Coming Out Party for OpenLCC

So the journey that started with creating this blog back in 2008 is taking another big step.  Today I’m launching and announcing the OpenLCC network (  Let me retrace a few steps and explain.

I started this blog with two purposes: teach myself what this “blogging” bru-ha-ha was all about and to see if putting my thoughts about economic news in public might be of interest or use in teaching my classes. Please keep in mind that back in 2008 the economic world was collapsing and we here in Michigan were at ground zero. The textbooks didn’t really have much to say about it. Well it was a rousing success. Students liked it. I liked it. I was hooked. And hooked is probably the right term. I kept going for bigger and bigger fixes. Next it was a self-hosted teaching portfolio & syllabus site at Then it was trying to create a mini-MOOC (Little Open Online Course?) for my principles courses. Student success rose. Engagement rose. It was easier to manage. Then it was getting the students in on the fun.  I let them blog and write in public for my two gen ed -oriented courses.

All this led to an opportunity this year to take some “re-assign time” to create an Open Learn Lab here at Lansing Community College. By the way, for the non-academics, “re-assign time” is a polite way of saying the school lets you cut back your teaching load by the equivalent of approximately a day a week in return for you devoting 2-3 days per week working on some additional project.  Anyway, I did it. And now we’re doing it.  The Open Learn Lab is modeled after the Domains Of One’s Own programs that were pioneered at University of Mary Washington and now at several (20-30?) major universities.  We’re the first community college.  I’m really excited.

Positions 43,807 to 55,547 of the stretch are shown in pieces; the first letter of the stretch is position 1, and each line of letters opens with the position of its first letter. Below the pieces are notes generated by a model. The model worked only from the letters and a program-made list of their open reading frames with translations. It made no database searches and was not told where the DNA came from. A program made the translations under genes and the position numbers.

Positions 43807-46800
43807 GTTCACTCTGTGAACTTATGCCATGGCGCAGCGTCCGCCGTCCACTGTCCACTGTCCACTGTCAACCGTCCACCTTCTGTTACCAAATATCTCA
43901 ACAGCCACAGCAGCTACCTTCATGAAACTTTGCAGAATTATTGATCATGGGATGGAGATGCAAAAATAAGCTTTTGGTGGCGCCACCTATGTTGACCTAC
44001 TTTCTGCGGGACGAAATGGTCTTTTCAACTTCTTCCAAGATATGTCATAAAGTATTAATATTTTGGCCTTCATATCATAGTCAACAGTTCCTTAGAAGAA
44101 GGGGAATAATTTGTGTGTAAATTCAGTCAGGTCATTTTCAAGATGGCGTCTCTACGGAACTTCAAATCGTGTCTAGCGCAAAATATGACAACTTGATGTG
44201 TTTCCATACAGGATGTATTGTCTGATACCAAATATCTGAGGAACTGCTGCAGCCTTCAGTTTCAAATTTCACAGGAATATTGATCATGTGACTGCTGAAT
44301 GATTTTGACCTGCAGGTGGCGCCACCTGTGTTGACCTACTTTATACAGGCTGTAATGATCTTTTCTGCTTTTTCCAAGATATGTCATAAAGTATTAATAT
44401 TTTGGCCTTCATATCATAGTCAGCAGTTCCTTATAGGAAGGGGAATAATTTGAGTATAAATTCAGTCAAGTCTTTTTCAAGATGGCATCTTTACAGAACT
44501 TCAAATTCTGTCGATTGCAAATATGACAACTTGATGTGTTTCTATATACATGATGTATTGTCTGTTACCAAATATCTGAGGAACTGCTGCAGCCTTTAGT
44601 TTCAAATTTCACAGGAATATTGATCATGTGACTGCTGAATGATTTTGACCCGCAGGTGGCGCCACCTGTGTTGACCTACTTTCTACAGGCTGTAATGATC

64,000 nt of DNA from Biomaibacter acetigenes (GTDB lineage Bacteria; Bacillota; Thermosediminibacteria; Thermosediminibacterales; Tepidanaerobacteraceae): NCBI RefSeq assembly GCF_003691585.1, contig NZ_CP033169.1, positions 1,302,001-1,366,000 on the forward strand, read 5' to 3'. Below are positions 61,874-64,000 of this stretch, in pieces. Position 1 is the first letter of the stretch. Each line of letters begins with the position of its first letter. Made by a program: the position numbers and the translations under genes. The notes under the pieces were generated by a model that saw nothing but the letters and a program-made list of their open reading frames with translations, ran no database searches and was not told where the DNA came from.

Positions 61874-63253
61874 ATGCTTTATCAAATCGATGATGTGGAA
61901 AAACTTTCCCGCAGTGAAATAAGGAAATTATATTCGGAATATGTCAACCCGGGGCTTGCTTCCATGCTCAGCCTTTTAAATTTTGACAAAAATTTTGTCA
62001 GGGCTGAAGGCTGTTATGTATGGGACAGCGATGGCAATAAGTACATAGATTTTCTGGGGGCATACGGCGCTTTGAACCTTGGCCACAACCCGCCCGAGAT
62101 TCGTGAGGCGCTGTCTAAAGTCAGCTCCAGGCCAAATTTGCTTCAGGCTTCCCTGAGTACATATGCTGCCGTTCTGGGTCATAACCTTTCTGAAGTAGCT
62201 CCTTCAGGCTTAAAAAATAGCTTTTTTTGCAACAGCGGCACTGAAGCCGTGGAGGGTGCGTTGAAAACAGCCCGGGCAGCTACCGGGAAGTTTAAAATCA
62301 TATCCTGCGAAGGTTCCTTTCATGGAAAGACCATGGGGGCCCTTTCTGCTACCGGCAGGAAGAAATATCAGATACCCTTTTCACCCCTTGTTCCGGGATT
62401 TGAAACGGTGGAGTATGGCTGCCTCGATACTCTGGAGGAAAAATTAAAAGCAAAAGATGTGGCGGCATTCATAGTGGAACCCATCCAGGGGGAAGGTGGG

Of course this means I’ll likely be blogging about some teaching, higher ed, and open learning topics now. But I hope to also keep blogging about economics (I still do teach some classes!).  Anyway, here’s the presentation for the “coming out” party informational presentation on campus. Like most of my stuff, it’s Creative Commons licensed, BY-SA (attribution and share-alike).  If you want to download the PPT or speaker notes, click on the little gear.


Luke’s Law of Leadership

On my other blog (one of them) I once postulated Luke’s 7th Law (on Leadership):

The amount of true, effective leadership exerted in an organization is inversely proportional to number of times the word leadership is used by those at the top.

Our rhetoric about “leadership” really does get in the way of accomplishing the changes we want to see in our organizations and in higher education. Luke’s Law of Leadership on display and discussed in greater depth:


AAC&U Open, Networked, Connected Learning

Today I’m presenting at the AAC&U General Education and Assessment 2016 Conference with my colleagues Laura Gogia (@googleguacamole) of Virginia Commonwealth and Autumm Caines (@autumm) of Capital University. We’ll doing an extended “sequenced session” of part of the Plenary, an hour workshop, and an hour affinity session.  (and, shhh, but there will be a cameo appearance by Gardner Campbell during the workshop – shhh).

We’re talking about how our various uses of open, networked, and connected learning have boosted student engagement and improved learning.  These really are 21st century “high impact” practices for integrative learning that George Koh urged us to do in 2008.

Our joint plenary presentation:

One of the best parts of this presentation is that it is itself an example of the power of open networking and connected learning. Last July we didn’t even know each other! I was a total stranger to both Autumm and Laura. Indeed I only ever met Autumm in person this week at the conference! Yet we came together and have successfully collaborated because of our networking and connections on the open Web.

At the workshop, I’ll talk in greater detail about “my journey into open teaching”.

If you’re interested, I explained more in this earlier blog post.